By Maria Telesco
At the time of this writing, a serious medical crisis is looming in two California prisons. Valley fever, which is caused by the sometimes-lethal aspergillus fungus, may be threatening 2,000–3,000 men at Pleasant Valley (Coalinga) and Avenal state prisons. The federal government’s Centers for Disease Control (CDC) reports that valley fever increased nationwide by 850% between 1998 and 2011. The largest increase of the disease has occurred in the region where the two prisons are located: Coalinga, in Fresno County, and Avenal, in Kings County, about 60 miles southwest of Fresno, and about 10 miles apart from each other, in an area where the fungus is endemic.
Media sources report that since 2006 there have been about 36 inmate deaths and “hundreds of hospitalizations” of men incarcerated at Avenal and Pleasant Valley with valley fever. Wind stirs up dusty desert dirt and releases the fungus, lying in wait beneath the surface, eager to smother its victims. Aspergillus is only one of several organisms that can cause the disease, but it has been identified specifically as responsible for multiple California prison deaths.
Valley fever, which is caused by fungi such as aspergillus and coccidioidomycosis, usually attacks the lungs but can affect bones, eyes and other body parts as well. Hardy forms of the fungus can survive for a long time in environments of extreme heat, cold and drought; it spreads through spores in the air when the dirt is disturbed. Federal government statistics say that hundreds of thousands of aspergillus and coccidioidal infections occur each year in the United States, although more than half of these infections do not produce symptoms. Not everyone who encounters the fungus gets sick, but those relatively few who do get sick can get very sick.
When dirt containing the fungus is dislodged by digging, construction work or strong winds, and airborne dust particles containing fungal spores are inhaled, construction and farm workers, military personnel, archaeologists and others in the area become vulnerable. They cannot catch it from anyone who has the disease; if they’ve had it and survived, they cannot get it again.
Valley fever is difficult to prevent. There is currently no vaccine; efforts to develop a vaccine are ongoing. Persons at risk of valley fever should avoid exposure to dusty air in locales where the disease is common. Those exposed to dust during their jobs or outside activities in these areas should consider respiratory protection, such as a mask, during such activities.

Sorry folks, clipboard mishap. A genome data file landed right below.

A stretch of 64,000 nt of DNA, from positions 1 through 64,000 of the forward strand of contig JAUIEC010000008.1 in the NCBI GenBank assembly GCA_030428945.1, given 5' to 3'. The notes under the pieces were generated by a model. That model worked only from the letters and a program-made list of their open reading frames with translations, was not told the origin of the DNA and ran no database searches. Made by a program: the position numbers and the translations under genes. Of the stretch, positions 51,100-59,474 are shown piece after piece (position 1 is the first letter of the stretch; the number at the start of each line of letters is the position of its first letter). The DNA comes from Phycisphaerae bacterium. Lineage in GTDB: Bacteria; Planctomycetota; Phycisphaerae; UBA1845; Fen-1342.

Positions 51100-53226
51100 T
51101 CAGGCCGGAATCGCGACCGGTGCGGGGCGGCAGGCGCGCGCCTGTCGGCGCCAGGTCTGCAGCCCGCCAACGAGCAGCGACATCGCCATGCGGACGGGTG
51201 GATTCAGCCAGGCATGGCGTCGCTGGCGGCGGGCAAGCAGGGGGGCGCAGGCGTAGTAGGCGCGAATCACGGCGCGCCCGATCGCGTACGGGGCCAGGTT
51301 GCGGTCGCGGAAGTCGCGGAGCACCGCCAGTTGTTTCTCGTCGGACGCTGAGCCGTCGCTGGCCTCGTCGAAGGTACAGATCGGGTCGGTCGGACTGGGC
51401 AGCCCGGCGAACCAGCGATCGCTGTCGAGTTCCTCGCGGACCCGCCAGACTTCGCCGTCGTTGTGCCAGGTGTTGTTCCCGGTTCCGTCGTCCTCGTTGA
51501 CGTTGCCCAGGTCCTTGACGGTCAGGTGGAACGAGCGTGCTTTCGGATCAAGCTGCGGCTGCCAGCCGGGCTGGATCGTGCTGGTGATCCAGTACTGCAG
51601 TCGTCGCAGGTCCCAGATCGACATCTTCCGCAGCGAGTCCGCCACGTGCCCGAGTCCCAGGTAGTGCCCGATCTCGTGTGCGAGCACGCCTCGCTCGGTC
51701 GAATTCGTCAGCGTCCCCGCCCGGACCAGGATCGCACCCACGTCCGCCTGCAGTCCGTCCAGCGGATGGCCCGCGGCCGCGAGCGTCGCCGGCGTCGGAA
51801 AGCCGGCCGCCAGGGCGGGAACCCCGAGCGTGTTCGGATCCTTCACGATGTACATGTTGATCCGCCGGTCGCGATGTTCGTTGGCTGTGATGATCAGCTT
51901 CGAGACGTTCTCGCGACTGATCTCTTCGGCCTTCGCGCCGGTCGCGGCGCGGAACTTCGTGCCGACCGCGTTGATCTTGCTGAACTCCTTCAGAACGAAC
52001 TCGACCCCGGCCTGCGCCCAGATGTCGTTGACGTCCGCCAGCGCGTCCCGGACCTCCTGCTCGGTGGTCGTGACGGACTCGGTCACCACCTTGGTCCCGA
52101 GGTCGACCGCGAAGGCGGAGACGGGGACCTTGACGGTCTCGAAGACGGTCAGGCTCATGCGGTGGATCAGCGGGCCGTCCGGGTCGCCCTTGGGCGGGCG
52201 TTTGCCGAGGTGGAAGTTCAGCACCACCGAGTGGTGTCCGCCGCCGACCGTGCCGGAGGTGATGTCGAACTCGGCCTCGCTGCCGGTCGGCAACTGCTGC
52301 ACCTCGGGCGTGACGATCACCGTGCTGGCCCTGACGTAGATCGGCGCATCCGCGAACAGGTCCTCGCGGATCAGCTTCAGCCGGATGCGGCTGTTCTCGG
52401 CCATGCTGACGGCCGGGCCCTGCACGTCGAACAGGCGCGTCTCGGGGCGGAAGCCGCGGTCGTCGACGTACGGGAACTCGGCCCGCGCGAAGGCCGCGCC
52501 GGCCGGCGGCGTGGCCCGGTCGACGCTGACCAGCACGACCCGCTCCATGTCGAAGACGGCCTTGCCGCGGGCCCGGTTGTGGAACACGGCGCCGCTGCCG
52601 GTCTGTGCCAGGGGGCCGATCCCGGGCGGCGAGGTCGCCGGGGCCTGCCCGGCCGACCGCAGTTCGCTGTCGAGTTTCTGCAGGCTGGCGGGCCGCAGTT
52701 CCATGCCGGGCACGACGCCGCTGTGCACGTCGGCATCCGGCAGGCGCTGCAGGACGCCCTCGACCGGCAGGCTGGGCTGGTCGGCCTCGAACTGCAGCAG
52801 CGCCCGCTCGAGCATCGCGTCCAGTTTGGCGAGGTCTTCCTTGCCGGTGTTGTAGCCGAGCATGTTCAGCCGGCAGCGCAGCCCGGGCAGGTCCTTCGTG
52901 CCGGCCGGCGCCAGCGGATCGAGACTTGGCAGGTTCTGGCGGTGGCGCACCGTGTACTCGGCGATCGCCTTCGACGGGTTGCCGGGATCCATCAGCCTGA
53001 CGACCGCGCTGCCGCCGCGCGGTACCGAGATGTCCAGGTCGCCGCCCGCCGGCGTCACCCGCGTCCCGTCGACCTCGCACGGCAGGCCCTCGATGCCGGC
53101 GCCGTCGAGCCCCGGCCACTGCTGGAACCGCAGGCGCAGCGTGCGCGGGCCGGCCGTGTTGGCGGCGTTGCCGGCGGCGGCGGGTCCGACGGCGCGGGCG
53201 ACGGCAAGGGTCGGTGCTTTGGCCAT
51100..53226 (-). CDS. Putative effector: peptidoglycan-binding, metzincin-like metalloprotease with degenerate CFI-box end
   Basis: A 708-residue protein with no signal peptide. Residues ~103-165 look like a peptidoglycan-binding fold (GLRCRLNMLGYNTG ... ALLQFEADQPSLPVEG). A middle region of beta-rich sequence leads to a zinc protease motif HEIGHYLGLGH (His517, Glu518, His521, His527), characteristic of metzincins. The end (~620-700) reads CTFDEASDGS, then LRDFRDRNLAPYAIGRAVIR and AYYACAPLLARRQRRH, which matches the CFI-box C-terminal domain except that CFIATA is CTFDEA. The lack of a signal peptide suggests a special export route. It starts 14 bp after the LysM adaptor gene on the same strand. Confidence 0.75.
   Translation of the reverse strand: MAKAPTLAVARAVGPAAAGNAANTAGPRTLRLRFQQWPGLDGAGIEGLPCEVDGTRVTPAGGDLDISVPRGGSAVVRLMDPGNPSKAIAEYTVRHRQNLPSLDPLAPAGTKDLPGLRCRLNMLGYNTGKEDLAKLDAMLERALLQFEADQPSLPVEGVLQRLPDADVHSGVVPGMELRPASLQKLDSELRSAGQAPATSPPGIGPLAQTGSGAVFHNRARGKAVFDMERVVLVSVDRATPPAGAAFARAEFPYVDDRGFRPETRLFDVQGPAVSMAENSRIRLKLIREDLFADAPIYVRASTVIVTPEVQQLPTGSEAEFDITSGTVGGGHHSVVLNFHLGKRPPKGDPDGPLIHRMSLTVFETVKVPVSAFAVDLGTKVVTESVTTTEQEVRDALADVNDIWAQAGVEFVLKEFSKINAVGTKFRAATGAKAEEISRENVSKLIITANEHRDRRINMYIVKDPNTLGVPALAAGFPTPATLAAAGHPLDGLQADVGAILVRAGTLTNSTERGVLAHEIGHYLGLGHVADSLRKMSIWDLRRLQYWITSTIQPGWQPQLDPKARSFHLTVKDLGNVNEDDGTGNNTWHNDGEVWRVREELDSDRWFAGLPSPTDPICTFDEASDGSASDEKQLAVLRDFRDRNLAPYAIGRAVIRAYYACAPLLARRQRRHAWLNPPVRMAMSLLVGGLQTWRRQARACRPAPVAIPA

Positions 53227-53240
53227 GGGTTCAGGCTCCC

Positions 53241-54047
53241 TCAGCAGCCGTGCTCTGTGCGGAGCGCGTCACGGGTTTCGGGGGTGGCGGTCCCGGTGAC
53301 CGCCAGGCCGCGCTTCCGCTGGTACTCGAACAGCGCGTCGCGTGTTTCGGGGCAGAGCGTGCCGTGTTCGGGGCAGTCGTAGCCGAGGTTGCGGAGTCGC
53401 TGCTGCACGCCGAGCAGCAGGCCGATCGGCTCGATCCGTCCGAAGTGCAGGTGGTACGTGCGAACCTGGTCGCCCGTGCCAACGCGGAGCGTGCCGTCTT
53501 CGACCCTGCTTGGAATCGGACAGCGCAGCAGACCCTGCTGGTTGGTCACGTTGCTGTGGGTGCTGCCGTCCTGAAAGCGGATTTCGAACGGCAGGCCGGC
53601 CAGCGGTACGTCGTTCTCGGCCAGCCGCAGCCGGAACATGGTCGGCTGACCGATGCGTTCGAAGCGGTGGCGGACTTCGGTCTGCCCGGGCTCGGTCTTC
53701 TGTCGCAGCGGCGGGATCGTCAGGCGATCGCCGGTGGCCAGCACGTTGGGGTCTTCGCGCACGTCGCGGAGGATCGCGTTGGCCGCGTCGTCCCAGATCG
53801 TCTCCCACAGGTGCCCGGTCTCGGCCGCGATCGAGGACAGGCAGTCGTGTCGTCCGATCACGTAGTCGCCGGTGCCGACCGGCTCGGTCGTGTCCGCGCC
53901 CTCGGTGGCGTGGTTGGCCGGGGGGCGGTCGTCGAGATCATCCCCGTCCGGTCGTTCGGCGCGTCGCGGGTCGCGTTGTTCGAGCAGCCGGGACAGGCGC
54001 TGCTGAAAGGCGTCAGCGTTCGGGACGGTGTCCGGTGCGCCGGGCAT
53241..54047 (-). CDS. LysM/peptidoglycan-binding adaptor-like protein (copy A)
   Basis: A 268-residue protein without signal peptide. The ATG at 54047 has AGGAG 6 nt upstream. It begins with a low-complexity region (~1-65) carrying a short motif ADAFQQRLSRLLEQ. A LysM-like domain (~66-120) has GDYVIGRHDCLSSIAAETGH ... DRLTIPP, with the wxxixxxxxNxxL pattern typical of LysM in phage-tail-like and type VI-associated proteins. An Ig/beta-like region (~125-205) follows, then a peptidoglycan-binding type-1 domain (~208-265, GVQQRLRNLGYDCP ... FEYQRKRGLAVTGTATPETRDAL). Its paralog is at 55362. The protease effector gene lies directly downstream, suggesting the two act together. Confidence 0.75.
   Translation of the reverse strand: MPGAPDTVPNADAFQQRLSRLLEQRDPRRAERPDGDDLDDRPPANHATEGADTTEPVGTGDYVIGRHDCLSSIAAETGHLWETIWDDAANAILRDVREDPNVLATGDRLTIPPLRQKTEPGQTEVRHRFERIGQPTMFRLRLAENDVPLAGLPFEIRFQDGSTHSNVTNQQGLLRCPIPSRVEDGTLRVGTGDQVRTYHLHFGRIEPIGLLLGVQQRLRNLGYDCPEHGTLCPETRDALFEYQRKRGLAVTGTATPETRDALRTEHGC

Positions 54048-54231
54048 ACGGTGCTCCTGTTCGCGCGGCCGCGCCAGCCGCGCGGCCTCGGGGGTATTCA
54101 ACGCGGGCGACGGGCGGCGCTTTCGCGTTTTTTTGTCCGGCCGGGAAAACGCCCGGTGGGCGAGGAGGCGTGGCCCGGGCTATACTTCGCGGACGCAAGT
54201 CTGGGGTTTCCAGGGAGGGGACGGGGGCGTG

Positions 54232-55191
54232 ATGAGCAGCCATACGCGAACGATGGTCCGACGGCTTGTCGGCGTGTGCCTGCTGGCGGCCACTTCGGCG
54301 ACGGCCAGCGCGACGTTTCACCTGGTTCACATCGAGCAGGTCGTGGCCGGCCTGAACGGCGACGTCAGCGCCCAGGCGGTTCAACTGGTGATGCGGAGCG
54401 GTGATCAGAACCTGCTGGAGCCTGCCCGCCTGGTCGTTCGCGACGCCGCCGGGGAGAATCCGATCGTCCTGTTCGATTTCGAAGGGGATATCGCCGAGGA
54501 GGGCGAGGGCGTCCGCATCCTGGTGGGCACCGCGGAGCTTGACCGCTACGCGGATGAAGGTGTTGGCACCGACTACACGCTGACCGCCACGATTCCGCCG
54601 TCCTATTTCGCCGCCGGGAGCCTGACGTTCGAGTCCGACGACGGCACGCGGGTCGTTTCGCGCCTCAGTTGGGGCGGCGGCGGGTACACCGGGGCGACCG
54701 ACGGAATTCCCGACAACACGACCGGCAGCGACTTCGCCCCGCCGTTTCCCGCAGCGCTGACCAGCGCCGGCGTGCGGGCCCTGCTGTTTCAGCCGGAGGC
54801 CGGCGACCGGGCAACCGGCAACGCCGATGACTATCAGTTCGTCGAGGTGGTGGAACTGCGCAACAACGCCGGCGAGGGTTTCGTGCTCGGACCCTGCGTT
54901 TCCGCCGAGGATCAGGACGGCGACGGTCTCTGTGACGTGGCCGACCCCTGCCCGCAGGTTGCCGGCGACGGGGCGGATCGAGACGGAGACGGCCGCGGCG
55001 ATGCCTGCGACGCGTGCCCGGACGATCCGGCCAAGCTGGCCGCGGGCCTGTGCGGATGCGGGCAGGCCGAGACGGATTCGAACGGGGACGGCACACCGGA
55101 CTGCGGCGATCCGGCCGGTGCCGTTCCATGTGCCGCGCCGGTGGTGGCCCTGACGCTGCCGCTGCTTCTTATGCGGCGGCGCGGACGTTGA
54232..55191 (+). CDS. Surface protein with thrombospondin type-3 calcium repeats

Medical authorities say African-Americans and Filipinos are most likely to be affected, along with others whose immune systems are compromised. There has been talk about transferring men who are vulnerable to the disease to other prisons. Due to various delays, only a few transfers have taken place so far.
However, help and hope may be on the horizon. Federal Judge Thelton Henderson, who oversees prison health issues (while many others overlook them), ruled on June 24 that the California Department of Corrections and Rehabilitation (CDCR) must transfer men from locations where the sometimes deadly aspergillus fungus is endemic to areas where it’s absent. The ruling applies specifically to inmates who are at risk for getting valley fever from the organism. He ordered the CDCR to start moving the men within seven days and complete the moves within 90 days. On July 2, CDCR officials stated they will comply with Judge Henderson’s order.
Associated Press reported on July 13 that some paroled prisoners who contracted valley fever while in prison are suing the state for lifetime medical care. While many cases of this fungus-caused disease have few or no symptoms, some are life-threatening and may be lifelong. Those victims of the disease might recover with or without medication and could be immune for life. Others, with more serious cases, remain sick for life; they require medication for their entire life and would likely die without it.
The state’s policy is to release seriously infected parolees with a one-month supply of medication. After that, the parolee is responsible for providing his own medications. There are few medications that can control the fungus in the patient and even fewer that can cure the patient by killing the fungus entirely.
Diflucan (generic name Fluconazole) and Sporanox or Onmel (generic name Itraconazole) may be taken by mouth in pill form. Depending on the amount of the drug needed and where purchased, the cost of these might be up to about $10 a day. For patients who have a worse condition and need a stronger drug, there’s Amphotericin B (generic name), brand named Abelcet or Amphotec, which is known in the medical profession for its many unpleasant side effects. This must be taken intravenously daily, and the cost can run up to more than $2,000 per month.
Months ago, lawyers for the CDCR wanted to postpone the transfers until the CDC and the National Institute for Occupational Safety and Health conduct a study. The CDC says the study should be completed by December. Henderson’s order and the CDCR’s compliance agreement would probably void that request. Governor Jerry Brown has said it would be “impractical” to move about 3,000 men. Others say it’s “inhumane” not to transfer them away from the killer fungus that has already claimed too many lives.
It’s going to take a lot of work to transfer about 2,600 prisoners out of various facilities in order to transfer 2,600 others in. But it can be done. I recall a few years ago when I visited Angola, Louisiana’s Level Four men’s state prison. Everyone was still talking about the recent flood. There had been hurricanes, and the Mississippi River, which forms one “wall” of the prison, flowed over into Angola. It also flooded nearby men’s and women’s prisons.
It didn’t take long for Angola inmates and staff, working together, filling sandbags, and opening up some old buildings in a relatively dry area of the large facility, to make the yards habitable. Within hours, they managed to bring in hundreds of inmates from two other prisons, put the women into a safe area and put everyone to work. And they did this with no fights, no rapes, no escapes, just people helping each other to survive. We can do that here, too, if necessary.